But as cool as California is, they’re not the be-all, end-all. Instead, there’s this little (erm….actually really big) place, called Australia.
At the turn of the ’80s, skateboarding was skyrocketing in popularity, and Globe jumped on board. Starting out with longboards, they soon expanded into skateboards, and eventually apparel–and that amazing footwear.
By offering skaters the whole package, they made a name for themselves as complete outfitters for skateboarding.
Thanks to these design successes, they decided to tackle one of the most well-loved, yet under-designed skateboards out there: Penny boards.
Penny boards are a colloquial term for mini skateboards with cruiser trucks and wheels. They’re compact and lightweight, and provide a totally different kind of transportation.
In fact, Globe’s version is comparable to an actual Penny Board, in terms of quality and price. Both are phenomenal, and both slide right into a skate backpack.
You’ll find similar-quality parts in all of their other set-ups, too.
Wheels typically range from 78A – 83A durometer, measuring 60mm – 70mm. Slant reverse kingpins and Tensors are what you’ll generally find, truck-wise.
While the parts vary board-to-board, this is a necessary choice, to make each complete perform up to its full-potential.
Unlike most other skate brands, Globe offers longboard equipment in prices that suit most people’s needs. Other companies, tend to stick to a single price range.
Moreover, their product line spans loads of different styles of riding, as well as skill-levels. So, they don’t pigeon-hole themselves in that capacity, either.
With top-notch parts, and head-turning designs, it’s hard to say no to a Globe.
Throw on a pair of their shoes, though, and wowwieeeeeeeee–you might leave the store with 3 pairs!
Locked and loaded. Loaded and ready to go. Loaded to-the-brim. Loaded with moolah…keep that last one in mind.
Ok, you get the point–the next skate brand we’re reviewing is Loaded.
Price Range: $289 – $486
Product Range: Semi-small
Product Types: Cruiser, Freestyle, Dance
Designs: Clean geometric designs
Specialties: Sustainability with passion
Yeah. I know. The price. That’s why I said keep that cash monayyyyy in mind.
But I swear, they’re worth every freakin’ penny.
Aside from the gasp-inducing cost of completes (decks are slightly-less-shock-worthy, starting at $170), their small range of products is apparent.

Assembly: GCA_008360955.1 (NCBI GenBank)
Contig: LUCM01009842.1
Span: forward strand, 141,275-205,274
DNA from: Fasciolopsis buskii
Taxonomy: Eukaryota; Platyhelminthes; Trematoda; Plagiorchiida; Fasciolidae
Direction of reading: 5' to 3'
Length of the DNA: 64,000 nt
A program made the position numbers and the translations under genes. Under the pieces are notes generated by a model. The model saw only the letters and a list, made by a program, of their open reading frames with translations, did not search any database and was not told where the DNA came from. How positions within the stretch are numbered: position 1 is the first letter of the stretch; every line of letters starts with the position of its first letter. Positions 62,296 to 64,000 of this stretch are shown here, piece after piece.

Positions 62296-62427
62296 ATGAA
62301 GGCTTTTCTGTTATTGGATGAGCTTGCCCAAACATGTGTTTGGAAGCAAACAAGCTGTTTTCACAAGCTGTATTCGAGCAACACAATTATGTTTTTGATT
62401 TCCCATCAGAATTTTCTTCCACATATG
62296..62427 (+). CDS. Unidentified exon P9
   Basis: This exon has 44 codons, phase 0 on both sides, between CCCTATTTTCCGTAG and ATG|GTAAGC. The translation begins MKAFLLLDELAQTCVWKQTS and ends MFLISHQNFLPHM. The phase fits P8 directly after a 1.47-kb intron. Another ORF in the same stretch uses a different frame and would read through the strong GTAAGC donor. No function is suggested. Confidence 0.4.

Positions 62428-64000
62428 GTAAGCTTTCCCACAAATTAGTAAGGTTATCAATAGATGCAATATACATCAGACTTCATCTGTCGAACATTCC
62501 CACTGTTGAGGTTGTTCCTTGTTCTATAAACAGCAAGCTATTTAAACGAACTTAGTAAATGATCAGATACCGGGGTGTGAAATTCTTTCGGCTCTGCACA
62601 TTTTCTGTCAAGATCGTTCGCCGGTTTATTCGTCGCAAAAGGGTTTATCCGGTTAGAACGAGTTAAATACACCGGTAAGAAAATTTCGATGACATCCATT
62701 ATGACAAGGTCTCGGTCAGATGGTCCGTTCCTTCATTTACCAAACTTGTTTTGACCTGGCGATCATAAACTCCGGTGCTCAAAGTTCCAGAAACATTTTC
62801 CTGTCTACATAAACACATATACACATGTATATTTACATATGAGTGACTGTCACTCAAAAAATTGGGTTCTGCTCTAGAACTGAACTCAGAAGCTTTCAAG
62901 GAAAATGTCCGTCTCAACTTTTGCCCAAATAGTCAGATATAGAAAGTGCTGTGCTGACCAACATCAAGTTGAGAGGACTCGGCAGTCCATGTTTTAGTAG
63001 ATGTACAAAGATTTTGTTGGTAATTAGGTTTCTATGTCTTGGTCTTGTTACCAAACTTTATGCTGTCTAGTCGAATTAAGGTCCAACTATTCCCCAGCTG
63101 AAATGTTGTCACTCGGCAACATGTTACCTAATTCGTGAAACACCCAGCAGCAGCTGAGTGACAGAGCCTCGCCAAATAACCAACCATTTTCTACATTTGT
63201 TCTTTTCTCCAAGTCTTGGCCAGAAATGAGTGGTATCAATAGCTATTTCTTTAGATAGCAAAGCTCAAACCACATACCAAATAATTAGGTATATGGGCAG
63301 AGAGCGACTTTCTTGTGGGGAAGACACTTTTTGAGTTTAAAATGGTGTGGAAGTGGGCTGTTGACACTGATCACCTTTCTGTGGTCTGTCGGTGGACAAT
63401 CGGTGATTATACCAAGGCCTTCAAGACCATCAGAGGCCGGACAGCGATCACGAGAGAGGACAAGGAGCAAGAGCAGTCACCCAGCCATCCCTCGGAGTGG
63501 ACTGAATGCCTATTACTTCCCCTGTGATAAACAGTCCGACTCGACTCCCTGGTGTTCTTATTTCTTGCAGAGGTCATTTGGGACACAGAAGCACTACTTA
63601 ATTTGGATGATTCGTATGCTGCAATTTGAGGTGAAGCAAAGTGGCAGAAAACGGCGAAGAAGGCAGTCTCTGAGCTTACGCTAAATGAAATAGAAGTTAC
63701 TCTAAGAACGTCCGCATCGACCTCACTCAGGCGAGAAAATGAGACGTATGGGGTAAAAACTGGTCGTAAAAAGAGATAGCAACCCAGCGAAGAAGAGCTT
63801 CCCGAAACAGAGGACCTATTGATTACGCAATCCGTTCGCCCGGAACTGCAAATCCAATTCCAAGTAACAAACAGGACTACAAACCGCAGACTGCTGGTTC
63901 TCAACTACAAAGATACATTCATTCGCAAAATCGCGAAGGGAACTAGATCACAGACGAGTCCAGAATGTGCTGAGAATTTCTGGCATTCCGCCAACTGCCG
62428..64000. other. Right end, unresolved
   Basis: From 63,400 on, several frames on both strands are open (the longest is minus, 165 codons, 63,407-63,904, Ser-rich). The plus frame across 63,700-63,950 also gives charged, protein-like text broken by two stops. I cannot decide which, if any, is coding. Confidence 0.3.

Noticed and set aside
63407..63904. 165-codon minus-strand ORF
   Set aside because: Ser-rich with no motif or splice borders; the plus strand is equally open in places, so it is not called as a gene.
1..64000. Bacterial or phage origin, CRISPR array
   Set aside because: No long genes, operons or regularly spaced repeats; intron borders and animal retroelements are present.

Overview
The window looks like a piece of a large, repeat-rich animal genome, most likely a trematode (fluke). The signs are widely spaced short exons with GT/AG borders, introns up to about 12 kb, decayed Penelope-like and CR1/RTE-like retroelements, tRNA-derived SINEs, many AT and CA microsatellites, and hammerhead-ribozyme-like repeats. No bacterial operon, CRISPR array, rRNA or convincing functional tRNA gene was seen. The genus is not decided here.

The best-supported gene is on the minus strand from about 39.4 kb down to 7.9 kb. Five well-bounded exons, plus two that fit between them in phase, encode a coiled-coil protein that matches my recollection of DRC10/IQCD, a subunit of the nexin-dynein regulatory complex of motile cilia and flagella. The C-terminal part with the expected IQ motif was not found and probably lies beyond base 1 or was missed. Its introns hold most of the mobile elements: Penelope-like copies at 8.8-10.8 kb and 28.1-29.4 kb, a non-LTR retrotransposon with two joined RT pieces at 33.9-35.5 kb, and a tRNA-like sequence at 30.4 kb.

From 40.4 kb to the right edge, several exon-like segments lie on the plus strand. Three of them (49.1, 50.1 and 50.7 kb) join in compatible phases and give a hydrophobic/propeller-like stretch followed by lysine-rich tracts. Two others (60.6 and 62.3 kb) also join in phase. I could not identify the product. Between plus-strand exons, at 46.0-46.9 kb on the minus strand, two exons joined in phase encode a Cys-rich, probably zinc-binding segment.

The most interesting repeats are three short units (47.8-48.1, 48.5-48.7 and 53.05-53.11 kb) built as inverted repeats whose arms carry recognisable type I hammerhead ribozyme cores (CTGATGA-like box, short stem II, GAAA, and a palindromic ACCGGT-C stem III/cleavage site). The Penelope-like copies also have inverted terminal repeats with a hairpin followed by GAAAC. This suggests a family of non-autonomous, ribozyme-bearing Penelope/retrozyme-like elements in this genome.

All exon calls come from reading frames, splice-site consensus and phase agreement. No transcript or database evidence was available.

Like Quest, they choose to focus their energies into a hand-picked group of longboards…and making them insane.
We’ll get into their more technical aspects in a second, but let’s talk about the type of riding Loadeds cater to. Quite a change from other skate companies, right?
Cruiser boards are generally seen across-the-board. But, you don’t tend to see longboard brands that focus on the more “artistic” types of riding, especially dance.
If you’re unfamiliar with this style, peep this guide to longboard dancing.
Most other lines focus on downhill and/or freeriding, have freestyle boards occasionally peppered in, and dance boards once-in-a-blue-moon.
Loaded also brings to the table a unique take on graphics. While a good number of other brands feature these types of designs, they stand out owing to their almost “scientific” feel.
That’s not quite the right word, but they definitely exude an entirely different vibe–in the best way possible. Moreover, the tops feature artwork, as well.
With the cost of their product, you better expect a sustainability focus. In everything they do, they ensure it’s done in an environmentally conscious capacity.
That’s not the only thing, though. They took that consciousness, and ran with it, pairing up with a number of charities:
- Longboarding for Peace
- Boarding for Breast Cancer
Ultimately, Loaded’s looking to unload their passion in their longboards, and help some homies out along the way.
To say Loaded had a rocky start would be a vast understatement.
Originally launched in the mid-’90s, they worked to recreate snowboarding and surfing feelings on land. To do so, they scrapped old parts, like Krpyto Classics, Bones Hardcore wheels, and any new trucks they could find.
From they, they slapped them on an old piece of wood or snowboard. In other words, they were rocking some truly homemade longboards.
After a number of years, they decided to form an actual company in 2000. Two-years-later in June 2002, they finally perfected and released their first model, The Vanguard.
This unique background formed one of the most tight-knit group of employees and vendors out there. Loaded’s dedication to staying true-to-their vision of creating growth in the sport, through passion, has carved a path towards that expansion.
Thanks to everyone’s common passion of the sport, ideating and creating new, never-before-seen concepts is a breeze. It’s pretty hard not to, when you’re coming from old snowboards with even older skate equipment.
As we saw in the price, these ideas aren’t cheap. The majority of Loaded decks are made with bamboo and fiberglass, for durability, while maintaining a light weight.
In terms of the decks themselves, they’re available in a variety of concaves, flex, and rockers. Plus, you can choose from top-mount and drop-throughs.
Flip it over, and you’ll see the trucks, which are generally Paris V2s or Calibers. Both of these are ideal for carving, cruising, and transportation.
Next up are the wheels. Completes also come with a variety of them, depending on what best suits the board, like Stimulus and Icarus wheels.
The bearings are a step-up, too. They’re precision bearings, like Mini Logos, instead of generic ones that need to be replaced off-the-bat.
In the end, though, this combination spells out buttah under-the-feet.
They’re the epitome of luxury.
If you’ve got a little extra scratch to spend, you’d do exceedingly well with purchasing a Loaded.
Yes, they cost a lot. But for their price, the upgrades are absolutely worth it. The lightweight, extremely-hard-to-chip deck alone is a game changer.